Saturday, March 29, 2008

Movie of the Week: Son of Frankenstein!

As you can see, this week's film spotlight is on "Son of Frankenstein," and it's going to be a bit different this week, because there seems there's no YouTube or any other embeddable video available to include in this post!

son of frankenstein

"Son of Frankenstein" would be Karloff's third and final time playing the Monster, although it wasn't his last part in the Frankenstein Saga, returning in "House of Frankenstein" in a different role, which we'll get to when that's the movie of the week!

son of frankenstein

From what I've read, Karloff felt that the way the series was going, the Monster was going to become more of a monster, with none of the characterization or pathos seen in the first two movies... or even "Son". And, indeed, the Monster is more of a lumbering beast after this entry.

(Belgium poster)


This movie would also mark Bela Lugosi's first appearance in the Frankenstein series. Of course, you know he'd originally turned down the role of the Monster for the first movie, but now, he's entered the series as Ygor, the hunchbacked criminal who's befrended the Monster... and indeed, as others have noted, Lugosi really shines in this part -- it may sound presumptuous on my part, but I think Ygor was Lugosi's high point in horror movie acting, not Dracula! There's a lot more "meat" in the Ygor role, if you ask me.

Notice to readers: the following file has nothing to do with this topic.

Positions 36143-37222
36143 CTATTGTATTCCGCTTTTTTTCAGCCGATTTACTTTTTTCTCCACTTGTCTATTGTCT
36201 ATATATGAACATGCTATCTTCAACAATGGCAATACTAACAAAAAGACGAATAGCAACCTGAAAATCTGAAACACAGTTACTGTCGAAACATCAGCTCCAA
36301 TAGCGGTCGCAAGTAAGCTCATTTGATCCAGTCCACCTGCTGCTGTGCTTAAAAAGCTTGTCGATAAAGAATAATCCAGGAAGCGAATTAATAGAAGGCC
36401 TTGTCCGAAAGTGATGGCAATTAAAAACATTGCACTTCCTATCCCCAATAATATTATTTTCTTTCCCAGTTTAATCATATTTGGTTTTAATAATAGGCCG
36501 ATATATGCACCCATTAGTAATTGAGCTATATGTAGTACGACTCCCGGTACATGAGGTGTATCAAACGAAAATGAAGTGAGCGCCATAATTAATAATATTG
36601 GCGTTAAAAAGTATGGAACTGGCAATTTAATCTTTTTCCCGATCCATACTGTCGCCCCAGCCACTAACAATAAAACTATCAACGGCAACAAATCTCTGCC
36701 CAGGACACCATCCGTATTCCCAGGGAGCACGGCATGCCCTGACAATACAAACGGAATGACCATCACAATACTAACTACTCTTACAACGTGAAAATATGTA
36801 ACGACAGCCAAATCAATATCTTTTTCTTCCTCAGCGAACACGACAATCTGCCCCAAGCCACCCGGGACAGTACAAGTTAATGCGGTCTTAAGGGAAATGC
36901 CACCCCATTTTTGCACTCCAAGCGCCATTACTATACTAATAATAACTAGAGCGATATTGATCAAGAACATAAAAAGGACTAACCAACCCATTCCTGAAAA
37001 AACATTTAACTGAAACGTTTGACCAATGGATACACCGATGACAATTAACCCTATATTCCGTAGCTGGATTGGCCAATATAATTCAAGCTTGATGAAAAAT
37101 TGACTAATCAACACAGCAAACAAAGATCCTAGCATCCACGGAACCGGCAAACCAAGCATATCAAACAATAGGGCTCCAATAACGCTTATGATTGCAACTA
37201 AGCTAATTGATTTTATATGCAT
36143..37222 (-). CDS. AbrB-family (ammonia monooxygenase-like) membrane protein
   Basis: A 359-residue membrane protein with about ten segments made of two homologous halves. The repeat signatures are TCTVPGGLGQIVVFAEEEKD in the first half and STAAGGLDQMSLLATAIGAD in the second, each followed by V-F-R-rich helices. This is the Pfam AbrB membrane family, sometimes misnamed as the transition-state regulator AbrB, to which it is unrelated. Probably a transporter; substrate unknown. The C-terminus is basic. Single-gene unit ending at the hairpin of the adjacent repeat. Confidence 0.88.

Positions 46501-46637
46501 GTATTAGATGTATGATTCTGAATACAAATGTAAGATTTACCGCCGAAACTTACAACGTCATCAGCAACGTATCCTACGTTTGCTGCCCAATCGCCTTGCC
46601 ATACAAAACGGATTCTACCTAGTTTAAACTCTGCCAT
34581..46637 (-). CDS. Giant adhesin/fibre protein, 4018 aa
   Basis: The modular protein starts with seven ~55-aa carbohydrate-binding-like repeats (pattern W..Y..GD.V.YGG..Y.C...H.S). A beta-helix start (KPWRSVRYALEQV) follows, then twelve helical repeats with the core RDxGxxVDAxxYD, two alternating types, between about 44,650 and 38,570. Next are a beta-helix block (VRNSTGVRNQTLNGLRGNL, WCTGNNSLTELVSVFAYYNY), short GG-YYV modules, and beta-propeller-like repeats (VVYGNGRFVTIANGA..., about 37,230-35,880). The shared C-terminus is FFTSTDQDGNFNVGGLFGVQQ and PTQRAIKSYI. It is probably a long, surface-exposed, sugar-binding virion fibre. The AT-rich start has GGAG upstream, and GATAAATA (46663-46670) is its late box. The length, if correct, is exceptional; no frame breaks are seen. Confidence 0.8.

(French movie card)


Basil Rathbone, best known for his portrayal of Sherlock Holmes, plays the titular character, Wolf, the son of Victor (although he's called Henry here). He brings his family with him to the site of his father's experiments, and ends up reviving the monster, who wasn't destroyed when his father's lab was exploded by the Monster.

(Italian poster)


Well, okay, so the monster didn't need revival as much as a recharge. Ygor, who had been hung for his criminal acts, had his neck broken by the hanging, but didn't die, so they let him go (apparently the legal system is a bit skewed in that country). He'd been hanging around the ruins of Castle Frankenstein, and discovered the Monster. Befriending the creature, Ygor plans to use the Monster to wreak revenge on those who convicted him...